When one company acquires another, future growth is often uppermost in mind. And placing bets on where potential growth is likely to come from is the habitual practice of any good business strategist.
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Gartner, in its paper The Seven Levers of Growth, is exhorting IT directors to adopt a more proactive and enterprising mindset when identifying IT investment areas. It is no longer enough to do a good job on bedrock IT, or comply with frameworks.
This entails, says the research firm, developing an intimate knowledge of the strategic growth plans of your business, deciding how to harness IT resources to contribute directly to growth, and consulting closely with senior management to ensure that IT does not merely support the business, but drives its growth.
A corollary of this playing the part of an agent of change is to train one's focus away from areas of the business that do not support sales or reduce costs. This might mean sticky conversations with the HR or finance function, but it should also mean warm and dewy-eyed discussions with sales and marketing.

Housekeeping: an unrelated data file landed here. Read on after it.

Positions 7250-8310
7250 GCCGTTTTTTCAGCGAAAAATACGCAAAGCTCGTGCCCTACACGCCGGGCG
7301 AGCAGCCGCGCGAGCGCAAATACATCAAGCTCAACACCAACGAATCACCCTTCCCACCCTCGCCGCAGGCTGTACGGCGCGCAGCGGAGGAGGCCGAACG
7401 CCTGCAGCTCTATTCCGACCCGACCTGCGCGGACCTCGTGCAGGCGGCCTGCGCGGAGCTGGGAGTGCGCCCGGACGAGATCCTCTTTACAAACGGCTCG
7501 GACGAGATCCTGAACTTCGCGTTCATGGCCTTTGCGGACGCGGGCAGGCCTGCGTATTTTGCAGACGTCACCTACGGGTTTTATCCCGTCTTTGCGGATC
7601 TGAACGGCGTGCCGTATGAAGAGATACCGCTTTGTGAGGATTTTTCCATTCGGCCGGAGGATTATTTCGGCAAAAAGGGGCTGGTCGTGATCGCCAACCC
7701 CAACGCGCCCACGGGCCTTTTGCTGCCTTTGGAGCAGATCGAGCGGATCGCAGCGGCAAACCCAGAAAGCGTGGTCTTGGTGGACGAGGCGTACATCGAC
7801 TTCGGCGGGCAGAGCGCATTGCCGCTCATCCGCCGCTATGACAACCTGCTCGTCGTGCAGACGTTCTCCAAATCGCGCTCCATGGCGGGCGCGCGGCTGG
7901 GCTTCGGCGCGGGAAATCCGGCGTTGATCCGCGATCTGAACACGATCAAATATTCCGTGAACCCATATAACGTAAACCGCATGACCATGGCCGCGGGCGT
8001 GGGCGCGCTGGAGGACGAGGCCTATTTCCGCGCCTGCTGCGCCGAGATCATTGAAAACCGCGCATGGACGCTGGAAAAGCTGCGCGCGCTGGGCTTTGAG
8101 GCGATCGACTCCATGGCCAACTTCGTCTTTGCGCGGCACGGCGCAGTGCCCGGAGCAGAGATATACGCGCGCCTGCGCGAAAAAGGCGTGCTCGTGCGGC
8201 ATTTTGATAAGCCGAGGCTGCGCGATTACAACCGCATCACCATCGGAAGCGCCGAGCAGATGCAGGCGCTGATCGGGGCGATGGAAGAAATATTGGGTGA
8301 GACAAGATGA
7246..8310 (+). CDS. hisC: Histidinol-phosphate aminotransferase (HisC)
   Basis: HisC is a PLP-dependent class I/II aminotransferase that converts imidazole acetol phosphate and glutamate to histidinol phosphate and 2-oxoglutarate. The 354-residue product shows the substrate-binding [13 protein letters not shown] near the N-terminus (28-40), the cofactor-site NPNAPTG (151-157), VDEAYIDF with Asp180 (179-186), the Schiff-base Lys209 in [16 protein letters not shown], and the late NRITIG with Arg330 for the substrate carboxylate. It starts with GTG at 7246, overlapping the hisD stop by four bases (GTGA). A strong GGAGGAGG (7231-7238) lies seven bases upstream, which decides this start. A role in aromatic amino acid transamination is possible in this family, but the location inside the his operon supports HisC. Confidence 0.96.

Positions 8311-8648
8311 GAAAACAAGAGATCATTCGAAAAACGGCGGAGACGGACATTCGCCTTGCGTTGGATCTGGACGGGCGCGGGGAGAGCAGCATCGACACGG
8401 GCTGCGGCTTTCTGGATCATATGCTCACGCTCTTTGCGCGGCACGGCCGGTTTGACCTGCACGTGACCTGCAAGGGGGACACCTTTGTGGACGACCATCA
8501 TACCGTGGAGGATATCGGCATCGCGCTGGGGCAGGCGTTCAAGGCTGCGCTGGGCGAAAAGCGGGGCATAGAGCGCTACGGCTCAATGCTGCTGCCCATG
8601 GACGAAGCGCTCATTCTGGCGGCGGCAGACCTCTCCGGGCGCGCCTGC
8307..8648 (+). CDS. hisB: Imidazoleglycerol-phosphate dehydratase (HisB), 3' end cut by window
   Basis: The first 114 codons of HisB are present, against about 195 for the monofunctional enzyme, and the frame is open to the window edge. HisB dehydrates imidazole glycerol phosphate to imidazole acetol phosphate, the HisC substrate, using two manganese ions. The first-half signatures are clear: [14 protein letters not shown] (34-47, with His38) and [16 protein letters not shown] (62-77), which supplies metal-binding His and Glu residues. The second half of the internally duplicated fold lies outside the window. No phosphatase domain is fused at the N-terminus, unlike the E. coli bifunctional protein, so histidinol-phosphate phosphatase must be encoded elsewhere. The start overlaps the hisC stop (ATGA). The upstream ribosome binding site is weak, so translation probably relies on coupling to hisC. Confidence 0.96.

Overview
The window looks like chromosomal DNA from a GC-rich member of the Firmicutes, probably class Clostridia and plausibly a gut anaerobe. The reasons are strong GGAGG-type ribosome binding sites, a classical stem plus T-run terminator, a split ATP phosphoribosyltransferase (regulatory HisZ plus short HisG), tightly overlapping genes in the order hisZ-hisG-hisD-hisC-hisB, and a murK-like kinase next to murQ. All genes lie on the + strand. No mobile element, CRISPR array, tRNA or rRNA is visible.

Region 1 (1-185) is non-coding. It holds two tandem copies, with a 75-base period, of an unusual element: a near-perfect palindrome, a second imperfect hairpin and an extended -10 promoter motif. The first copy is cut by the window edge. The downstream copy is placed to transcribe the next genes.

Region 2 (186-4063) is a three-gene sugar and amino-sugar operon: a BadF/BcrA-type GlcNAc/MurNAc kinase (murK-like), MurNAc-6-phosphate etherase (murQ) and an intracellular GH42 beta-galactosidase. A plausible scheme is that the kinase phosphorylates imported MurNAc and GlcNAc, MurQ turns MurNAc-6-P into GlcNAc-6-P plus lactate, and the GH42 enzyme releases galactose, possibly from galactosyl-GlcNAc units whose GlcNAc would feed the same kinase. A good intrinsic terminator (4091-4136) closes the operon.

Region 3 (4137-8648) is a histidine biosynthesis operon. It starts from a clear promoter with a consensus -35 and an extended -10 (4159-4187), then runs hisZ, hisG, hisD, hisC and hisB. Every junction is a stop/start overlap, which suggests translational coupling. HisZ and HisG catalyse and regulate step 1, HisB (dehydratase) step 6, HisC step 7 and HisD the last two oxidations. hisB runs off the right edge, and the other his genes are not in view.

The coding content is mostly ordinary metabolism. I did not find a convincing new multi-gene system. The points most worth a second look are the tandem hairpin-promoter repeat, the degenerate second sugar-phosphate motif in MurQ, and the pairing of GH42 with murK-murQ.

It might mean adopting an outsourcing strategy which is less about divesting a dog, and more about rendering a star more stellar. Mick James' outsourcing case study on Threadneedle Investments offers a good story of this kind.
It might also mean charging back IT to other departments. Charging back, if it is perceived as highlighting IT's role as a contributor to the business, is a useful stratagem. There is, however, a danger that it could reinforce a division between "the business" and IT, with the former as the disgruntled "customer" of the latter.
For there is no is no magic formula for business-IT alignment. And, as an example, to derogate frameworks such as ITIL and Cobit because they do not necessarily vouchsafe business growth would be folly indeed.